Objective: This study aims to investigate the characteristics and outcomes of patients infected with SARS-CoV-2 admitted to the intensive care unit (ICU).
Materials and Methods: This study was performed retrospectively in a medical ICU. All patients admitted to were either laboratory-confirmed or clinically probable COVID-19 patients, and all patients admitted to our ICU during this period were enrolled in the study.
Results: We enrolled 47 patients. The mean age was 68.4±13.4 years and 66% of patients were male. The most common co-morbidities were hypertension (66%) and cardiovascular diseases (40%). The mean APACHE II score was 22.4±8.5, and the first-day median SOFA score was 5 (range: 112). Hydroxychloroquine was the most common drug prescribed (78.7%). All patients received at least one antibiotic other than Azithromycin as the most common drug was Piperacillin-Tazobactam (63.8%). Among 47 patients, 55.3% (28 patients) who were admitted to the ICU needed invasive mechanical ventilation. Prone positioning was used in 23% (6 patients) of mechanically ventilated patients. The mean positive end-expiratory pressure (PEEP) was 10±3 cm H2O. The median PaO2/FiO2 ratio was 200 (range, 91458). The most common ventilator mode was SIMV-PSV volume-controlled mode. ICU mortality rate was 34% (16 patients).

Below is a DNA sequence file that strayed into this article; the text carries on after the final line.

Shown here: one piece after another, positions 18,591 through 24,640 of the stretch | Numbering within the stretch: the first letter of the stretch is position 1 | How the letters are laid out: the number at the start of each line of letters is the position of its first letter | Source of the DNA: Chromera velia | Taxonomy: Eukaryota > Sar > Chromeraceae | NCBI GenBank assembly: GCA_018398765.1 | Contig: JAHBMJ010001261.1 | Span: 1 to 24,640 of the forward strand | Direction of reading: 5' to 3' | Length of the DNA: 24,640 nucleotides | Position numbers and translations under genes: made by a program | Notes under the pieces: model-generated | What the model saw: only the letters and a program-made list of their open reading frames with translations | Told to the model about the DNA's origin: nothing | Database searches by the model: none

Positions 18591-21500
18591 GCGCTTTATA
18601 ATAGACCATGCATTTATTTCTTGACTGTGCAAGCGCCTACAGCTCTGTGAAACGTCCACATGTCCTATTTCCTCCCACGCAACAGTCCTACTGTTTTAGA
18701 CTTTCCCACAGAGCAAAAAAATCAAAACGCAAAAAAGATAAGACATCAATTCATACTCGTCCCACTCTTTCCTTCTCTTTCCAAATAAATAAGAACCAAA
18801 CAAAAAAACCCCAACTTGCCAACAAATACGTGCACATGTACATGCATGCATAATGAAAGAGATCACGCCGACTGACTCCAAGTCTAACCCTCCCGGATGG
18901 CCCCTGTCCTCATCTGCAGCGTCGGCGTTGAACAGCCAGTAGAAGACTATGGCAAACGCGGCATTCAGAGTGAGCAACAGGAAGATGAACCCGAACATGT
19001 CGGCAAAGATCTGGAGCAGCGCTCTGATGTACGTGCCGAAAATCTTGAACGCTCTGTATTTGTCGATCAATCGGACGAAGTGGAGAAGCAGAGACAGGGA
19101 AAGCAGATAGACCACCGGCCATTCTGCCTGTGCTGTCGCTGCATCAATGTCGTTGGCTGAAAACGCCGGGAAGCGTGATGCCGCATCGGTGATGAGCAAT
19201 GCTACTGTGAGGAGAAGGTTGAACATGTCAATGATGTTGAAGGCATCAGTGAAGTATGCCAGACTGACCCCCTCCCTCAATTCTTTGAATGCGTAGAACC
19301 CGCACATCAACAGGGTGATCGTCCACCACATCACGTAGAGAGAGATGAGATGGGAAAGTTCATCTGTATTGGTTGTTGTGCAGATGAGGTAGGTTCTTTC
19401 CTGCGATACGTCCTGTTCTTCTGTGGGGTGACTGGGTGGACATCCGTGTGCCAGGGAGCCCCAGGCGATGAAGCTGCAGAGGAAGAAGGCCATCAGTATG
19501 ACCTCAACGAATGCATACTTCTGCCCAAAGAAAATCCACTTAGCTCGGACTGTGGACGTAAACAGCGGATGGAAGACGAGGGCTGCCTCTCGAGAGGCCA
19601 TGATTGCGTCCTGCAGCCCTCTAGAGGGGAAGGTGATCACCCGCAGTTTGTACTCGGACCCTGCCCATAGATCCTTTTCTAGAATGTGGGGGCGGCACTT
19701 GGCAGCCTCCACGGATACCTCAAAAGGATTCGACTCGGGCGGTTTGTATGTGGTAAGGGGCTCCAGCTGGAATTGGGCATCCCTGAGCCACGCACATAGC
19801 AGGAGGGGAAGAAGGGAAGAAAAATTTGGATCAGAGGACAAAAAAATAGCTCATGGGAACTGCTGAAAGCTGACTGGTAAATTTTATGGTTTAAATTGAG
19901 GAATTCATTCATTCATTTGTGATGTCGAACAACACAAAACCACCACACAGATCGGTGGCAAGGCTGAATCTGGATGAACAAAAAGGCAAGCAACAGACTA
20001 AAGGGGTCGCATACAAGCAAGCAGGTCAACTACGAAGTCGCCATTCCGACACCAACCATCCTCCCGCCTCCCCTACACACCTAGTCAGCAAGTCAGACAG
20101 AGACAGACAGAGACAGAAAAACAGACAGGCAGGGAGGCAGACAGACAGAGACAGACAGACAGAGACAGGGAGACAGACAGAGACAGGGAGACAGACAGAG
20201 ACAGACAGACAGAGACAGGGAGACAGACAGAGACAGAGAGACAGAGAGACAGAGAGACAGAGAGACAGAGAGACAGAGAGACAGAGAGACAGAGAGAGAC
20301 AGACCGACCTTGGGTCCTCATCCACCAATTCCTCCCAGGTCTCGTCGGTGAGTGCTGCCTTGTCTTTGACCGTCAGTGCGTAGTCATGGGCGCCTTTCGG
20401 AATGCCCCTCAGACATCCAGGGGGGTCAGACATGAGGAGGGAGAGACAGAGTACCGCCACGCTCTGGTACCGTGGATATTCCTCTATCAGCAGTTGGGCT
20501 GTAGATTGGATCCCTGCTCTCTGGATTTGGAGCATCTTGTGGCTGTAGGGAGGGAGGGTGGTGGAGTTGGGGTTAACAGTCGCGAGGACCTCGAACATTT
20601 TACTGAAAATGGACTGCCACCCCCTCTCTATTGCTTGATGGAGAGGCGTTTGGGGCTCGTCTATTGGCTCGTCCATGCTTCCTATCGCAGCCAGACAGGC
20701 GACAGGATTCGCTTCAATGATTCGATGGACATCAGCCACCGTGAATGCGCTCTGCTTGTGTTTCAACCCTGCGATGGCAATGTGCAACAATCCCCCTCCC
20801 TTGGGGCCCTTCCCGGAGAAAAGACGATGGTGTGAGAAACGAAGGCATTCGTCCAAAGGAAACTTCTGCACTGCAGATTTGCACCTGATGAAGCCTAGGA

Conclusion: The most common reason to admit SARS-CoV-2 infected patients to our ICU was acute respiratory failure and hypoxemia during the first month of pandemics. COVID-19 patients have a high mortality rate when they develop severe disease.